Keir RadnedgeJacques Anouma has not yet lost all hope of winning his fight with Issa Hayatou within the upper echelons of the African Football Confederation – but the latest ruling by the Court of Arbitration for Sport has raised the stakes in his race against time.

The Ivory Coast football federation wants to propose Anouma, a member of the FIFA executive, for the CAF presidency held since 1987 by Cameroonian IOC member Hayatou.

The election – or acclamation – of a new or old president is scheduled for congress in Marrakech, Morocco, on March 10.

Anouma, however, no longer qualifies to stand after a change of the CAF statutes was voted through by an overwhelming majority at a special congress last September. The change means only members of the CAF executive can stand for the presidency.

The Ivorian does attend CAF executive committee meetings but ‘only’ with observer status because of his role as an African member of the FIFA executive. Hence he does not count as a CAF executive member under the terms of the revised statutes.

Anouma, a 58-year-old accountant, has criticised the manoeuvre by supporters of Hayatou – notably Algerian federation president Mohamed Raouraoua – as “scandalous.” Ivory Coast sports minister Philippe Legre described the amendment as a “political ruse” while Senegal FA president August Senghor considered it “a setback for democracy.”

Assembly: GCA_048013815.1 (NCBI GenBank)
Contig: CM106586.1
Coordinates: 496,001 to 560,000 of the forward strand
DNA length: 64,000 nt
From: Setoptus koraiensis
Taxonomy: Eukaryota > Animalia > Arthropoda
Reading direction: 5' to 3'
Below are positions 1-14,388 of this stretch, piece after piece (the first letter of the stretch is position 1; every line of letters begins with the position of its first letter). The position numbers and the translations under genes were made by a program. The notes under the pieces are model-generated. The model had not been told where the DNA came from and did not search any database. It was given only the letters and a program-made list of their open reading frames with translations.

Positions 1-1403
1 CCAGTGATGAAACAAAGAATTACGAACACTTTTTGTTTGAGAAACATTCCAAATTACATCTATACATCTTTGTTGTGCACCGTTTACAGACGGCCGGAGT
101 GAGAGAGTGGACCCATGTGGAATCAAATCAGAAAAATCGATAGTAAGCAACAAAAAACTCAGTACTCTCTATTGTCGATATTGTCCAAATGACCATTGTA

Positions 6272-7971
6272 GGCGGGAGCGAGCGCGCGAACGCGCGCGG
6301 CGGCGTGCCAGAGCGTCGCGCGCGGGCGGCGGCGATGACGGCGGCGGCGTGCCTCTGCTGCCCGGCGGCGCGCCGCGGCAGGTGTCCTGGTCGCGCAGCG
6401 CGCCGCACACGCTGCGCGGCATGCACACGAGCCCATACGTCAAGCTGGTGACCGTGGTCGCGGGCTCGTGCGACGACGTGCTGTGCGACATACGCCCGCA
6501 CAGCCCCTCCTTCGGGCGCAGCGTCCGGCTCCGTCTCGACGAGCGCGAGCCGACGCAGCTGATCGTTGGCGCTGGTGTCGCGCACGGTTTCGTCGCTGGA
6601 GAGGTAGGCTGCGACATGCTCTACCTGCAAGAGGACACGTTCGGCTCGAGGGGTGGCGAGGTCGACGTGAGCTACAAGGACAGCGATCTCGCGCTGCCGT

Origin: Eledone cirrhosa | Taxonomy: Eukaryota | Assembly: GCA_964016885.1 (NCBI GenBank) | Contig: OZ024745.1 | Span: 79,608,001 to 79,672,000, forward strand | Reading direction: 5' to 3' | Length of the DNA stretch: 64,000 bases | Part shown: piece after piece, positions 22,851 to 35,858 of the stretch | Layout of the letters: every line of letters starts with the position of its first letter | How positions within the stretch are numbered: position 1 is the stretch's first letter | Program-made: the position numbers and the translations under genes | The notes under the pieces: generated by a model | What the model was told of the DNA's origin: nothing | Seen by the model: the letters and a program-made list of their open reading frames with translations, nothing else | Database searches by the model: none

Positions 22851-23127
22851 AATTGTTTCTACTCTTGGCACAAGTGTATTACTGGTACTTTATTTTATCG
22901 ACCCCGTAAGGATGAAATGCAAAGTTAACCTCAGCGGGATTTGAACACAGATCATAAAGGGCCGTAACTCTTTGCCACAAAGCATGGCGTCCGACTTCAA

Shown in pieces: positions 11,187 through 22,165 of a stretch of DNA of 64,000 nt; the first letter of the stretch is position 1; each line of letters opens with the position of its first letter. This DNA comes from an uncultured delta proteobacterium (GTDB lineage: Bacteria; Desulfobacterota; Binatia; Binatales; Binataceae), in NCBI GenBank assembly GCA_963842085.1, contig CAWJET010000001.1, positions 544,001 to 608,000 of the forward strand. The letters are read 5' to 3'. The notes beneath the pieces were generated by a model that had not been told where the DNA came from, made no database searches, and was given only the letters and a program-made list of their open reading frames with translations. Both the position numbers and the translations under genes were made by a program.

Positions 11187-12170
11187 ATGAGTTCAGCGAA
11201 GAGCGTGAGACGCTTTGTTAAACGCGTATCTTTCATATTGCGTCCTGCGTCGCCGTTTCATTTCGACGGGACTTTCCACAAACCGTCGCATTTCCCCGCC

CAS has decided, in ruling on a third challenge on Anouma’s behalf, not to issue what would be an effective temporary restraining order against the confederation because the case had been brought by Anouma and not by his federation: CAF statutes insist that a presidential candidate must only be proposed by federation.

Hence any complaint against process must also be raised by a federation.

CAS has, however, has left open the door for a full hearing of the issue – as long as the Ivorien federation associates itself with Anouma’s complaint.

Initially action on Anouma’s behalf was taken at CAS by the Liberian federation. Earlier complaints were dismissed by CAS last December because the court ruled that the full confederation appeals process had not yet been exhausted.

The Liberian federation had rushed to CAS in a vain attempt to beat the December 3 deadline by which the statutes change was deemed to have become effective.

The Cameroonian, who is bidding for a new term that will keep him in power until 2017, has been in charge of African football’s ruling body since 1987. His opponents fear that the course of CAS law will run too slowly for a full hearing to be staged within the next six weeks.

A CAS statement after Anouma’s latest rebuff said: “Only national associations have the power to propose candidates for the presidential election. In this case, the Ivory Coast Football Federation did not challenge CAF’s decision and has not filed an appeal to CAS to support the position of Mr Anouma.”

By Keir Radnedge

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